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Opinion

Third time lucky for Brisbane Lions as they finally capture the AFLW flag

Isabel Dawes of the Lions and Jesse Wardlaw of the Lions celebrate during the 2021 AFLW Grand Final match between the Adelaide Crows and the Brisbane Lions at Adelaide Oval on April 17, 2021 in Adelaide, Australia. (Photo by Michael Willson/AFL Photos via Getty Images)
Roar Guru
18th April, 2021
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After two previous heartbreaking AFLW grand final losses, the Brisbane Lions have emerged as the queens of the jungle this year, and deservedly so.

Going into this season the Lions had every right to be written off after being gutted by expansion in recent years as well as losing convincingly to Carlton in its quarter-final last year before the season was ultimately terminated due to the COVID-19 pandemic.

However, during the off-season, Craig Starcevich’s side were able to reset and what we saw this season was a return to the basics that saw them reach the grand final in the first two seasons of the league.

They lost only two regular season games – against the Adelaide Crows at home in Round 4, while they also missed the chance to claim a second minor premiership in five games when they lost to Melbourne in the final round.

A win against Collingwood in the preliminary final, which followed a week off, saw them qualify for the big dance for the third time, and Lions fans were hoping it would be third time lucky.

Standing in their way of the ultimate prize were the Adelaide Crows, who had won two of the first three flags and entered the decider as the reigning premiers from 2019 (after last year’s grand final was not held due to the season’s early termination as mentioned above).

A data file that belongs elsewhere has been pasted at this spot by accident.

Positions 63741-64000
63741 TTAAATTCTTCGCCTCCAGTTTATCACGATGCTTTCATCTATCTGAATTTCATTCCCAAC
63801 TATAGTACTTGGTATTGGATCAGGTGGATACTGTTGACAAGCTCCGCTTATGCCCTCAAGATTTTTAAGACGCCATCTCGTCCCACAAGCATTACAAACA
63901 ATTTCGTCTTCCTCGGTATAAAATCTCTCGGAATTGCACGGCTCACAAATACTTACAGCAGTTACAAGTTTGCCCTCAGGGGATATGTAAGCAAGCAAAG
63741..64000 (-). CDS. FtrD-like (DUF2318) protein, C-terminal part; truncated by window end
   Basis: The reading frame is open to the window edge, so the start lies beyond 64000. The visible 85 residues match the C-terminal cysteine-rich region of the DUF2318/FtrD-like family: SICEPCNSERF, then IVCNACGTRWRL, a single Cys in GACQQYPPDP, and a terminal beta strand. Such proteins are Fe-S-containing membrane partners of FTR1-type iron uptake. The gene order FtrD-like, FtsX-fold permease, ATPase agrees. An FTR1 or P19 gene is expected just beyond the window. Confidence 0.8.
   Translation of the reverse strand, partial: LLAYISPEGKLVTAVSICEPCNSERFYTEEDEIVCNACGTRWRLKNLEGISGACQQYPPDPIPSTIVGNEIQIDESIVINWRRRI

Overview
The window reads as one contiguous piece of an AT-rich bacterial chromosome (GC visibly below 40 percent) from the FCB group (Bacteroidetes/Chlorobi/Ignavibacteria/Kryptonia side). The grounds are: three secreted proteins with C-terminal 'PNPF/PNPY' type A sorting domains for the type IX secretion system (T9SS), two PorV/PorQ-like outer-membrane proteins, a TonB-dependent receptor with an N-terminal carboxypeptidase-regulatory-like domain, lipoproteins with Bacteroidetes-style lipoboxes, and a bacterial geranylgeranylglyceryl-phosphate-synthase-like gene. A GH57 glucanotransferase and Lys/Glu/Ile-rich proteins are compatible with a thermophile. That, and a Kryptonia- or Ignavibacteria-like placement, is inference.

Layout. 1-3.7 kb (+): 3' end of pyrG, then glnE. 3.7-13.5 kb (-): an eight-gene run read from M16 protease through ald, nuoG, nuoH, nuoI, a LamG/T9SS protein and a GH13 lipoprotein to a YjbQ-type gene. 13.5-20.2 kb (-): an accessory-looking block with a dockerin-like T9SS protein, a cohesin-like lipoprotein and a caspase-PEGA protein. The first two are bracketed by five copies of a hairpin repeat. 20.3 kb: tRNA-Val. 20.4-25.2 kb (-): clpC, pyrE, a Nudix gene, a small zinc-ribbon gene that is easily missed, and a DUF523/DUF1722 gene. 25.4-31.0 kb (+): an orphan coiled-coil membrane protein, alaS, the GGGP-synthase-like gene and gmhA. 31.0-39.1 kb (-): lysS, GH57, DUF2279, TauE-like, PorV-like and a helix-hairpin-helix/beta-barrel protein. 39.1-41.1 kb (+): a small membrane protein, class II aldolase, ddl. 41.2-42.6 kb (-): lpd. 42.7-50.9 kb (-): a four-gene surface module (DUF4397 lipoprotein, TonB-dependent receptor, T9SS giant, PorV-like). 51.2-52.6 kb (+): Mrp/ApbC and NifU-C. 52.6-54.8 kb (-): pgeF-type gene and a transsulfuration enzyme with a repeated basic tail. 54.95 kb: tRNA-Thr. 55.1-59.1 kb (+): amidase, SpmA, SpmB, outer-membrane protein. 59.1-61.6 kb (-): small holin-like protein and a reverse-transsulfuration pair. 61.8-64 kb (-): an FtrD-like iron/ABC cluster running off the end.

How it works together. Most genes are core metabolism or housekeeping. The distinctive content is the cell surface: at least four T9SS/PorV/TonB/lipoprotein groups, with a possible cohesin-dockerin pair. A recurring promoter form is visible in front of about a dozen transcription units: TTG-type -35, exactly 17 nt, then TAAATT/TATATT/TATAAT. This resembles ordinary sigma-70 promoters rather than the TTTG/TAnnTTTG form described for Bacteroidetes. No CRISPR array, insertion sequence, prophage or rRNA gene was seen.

But the Crows would be without their skipper, Chelsea Randall, after she was ruled out of the decider after she suffered a head knock in her side’s preliminary final win over Melbourne.

New concussion protocols stipulate that a player who suffers a concussion injury must not play for up to twelve days starting from the day in which it occurred.

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In Randall’s absence, Angela Foley was given the honour of leading the Crows out onto their second grand final at the Adelaide Oval in three years, and third overall.

It was also to be the second grand final between the two sides after they also contested the inaugural decider in 2017, which the Crows won by six points at Metricon Stadium.

Pre-match predictions of a close contest held true when, at quarter-time, the two teams were locked at 6-all. Courtney Hodder landed the first goal of the game for the Lions, but Stevie-Lee Thompson replied for the Crows’ first.

The Crows continually sent the ball forward in the second quarter, but for nine inside-50s could only muster a goal to Danielle Ponter, before the Lions hit back with goals to Hodder and Jess Wuetschner to put them up by five points at halftime.

A brutal third quarter saw both match-day captains – Emma Zielke (Lions) and Angela Foley (Crows) – suffer significant injuries that would see them sit out the rest of the match.

Zielke, who promised to her coach that she would retire if the Lions won, went down with a hamstring injury while Foley suffered the dreaded ACL injury which will almost certainly see her miss the entire 2022 season as she undergoes a twelve-month recovery period.

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In what is typically known as “the premiership quarter”, the Lions kicked three goals to nil in that quarter – through Wuetschner, Lauren Arnell and Isabel Dawes – to all but have the cup sewn up by the final change of ends for the season.

Jess Wuetschner

(Chris Hyde/AFL Media/Getty Images)

Eloise Jones pegged back a goal for the Crows in the final quarter, and did all they could to reel in the margin but the Lions’ defence were able to repel the hosts’ forward forays, making up for a goalless final quarter.